May 14, 2007 The grime that accumulates on windows, buildings, roads, and other surfaces in urban areas could be an important source of nitrogen oxide air pollutants, scientists in Canada conclude in a new report. Nitrogen oxides, emitted in the burning of fossil fuels, combine with other air pollutants termed volatile organic compounds to form smog.
In the report, D. J. Donaldson and colleagues point out that air pollution researchers have been focusing on urban surface films, often termed "window grime," as a potential contributor to air pollution. The films contain nitrogen compounds, which disappear at rates that can’t be explained by obvious losses due to rain washout. In addition, traditional models of urban air pollution suggest that there must be an important but unrecognized source for one nitrogen compound involved in smog formation.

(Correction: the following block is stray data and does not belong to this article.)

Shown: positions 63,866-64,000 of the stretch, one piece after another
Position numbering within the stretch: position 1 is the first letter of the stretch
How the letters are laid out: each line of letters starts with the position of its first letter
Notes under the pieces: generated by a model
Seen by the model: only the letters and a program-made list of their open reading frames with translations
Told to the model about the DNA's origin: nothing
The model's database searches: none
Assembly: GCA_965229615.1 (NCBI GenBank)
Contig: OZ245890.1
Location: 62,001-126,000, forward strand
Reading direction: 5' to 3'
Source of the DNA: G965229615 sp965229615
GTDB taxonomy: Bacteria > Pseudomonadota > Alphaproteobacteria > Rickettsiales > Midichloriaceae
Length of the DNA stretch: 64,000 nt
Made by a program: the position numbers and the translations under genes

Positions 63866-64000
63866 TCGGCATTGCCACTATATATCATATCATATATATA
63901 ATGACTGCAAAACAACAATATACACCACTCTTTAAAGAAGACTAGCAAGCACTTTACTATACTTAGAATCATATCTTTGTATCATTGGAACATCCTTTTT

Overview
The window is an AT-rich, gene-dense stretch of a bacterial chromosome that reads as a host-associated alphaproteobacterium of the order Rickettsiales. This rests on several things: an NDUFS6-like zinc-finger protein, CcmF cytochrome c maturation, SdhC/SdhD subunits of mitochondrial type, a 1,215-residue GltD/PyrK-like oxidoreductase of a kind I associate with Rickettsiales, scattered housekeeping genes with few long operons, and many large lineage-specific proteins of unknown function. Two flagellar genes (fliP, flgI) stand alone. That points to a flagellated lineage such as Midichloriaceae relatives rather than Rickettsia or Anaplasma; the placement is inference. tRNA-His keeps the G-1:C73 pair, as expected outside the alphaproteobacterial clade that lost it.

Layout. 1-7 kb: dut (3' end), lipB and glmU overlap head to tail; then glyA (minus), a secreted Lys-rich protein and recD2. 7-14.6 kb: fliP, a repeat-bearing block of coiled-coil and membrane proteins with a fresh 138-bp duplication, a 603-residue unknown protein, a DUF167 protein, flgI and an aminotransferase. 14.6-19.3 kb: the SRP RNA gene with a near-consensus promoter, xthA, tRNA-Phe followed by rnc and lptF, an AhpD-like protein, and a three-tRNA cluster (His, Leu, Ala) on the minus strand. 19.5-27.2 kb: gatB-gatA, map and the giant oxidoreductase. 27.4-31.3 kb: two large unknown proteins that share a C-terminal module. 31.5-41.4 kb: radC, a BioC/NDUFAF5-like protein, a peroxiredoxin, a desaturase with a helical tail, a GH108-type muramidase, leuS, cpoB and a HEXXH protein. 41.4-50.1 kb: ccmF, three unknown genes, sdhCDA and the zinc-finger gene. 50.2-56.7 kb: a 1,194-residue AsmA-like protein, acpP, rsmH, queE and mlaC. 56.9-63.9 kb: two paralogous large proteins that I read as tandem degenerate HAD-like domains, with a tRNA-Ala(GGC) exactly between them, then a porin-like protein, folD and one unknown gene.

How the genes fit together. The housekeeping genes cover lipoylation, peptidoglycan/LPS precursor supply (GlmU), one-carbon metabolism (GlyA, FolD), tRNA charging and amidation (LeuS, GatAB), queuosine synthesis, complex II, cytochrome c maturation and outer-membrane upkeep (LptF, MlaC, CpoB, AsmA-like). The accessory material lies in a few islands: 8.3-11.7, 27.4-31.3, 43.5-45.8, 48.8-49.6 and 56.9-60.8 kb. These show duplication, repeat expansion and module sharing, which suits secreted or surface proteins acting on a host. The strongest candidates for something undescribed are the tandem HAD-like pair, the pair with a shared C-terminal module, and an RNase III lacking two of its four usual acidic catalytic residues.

Their study presents experimental evidence suggesting that windows and other surfaces in urban areas may be sites where "inactive" nitrogen oxides may be transformed into "active" forms and be released to the atmosphere. This transformation may occur in a process triggered by sunlight shining on film-covered surfaces, the report notes.
Article: "Photochemical Loss of Nitric Acid on Organic Films: A Possible Recycling Mechanism for NOx", American Chemical Society, Environmental Science & Technology, Scheduled for publication June 15, 2007.
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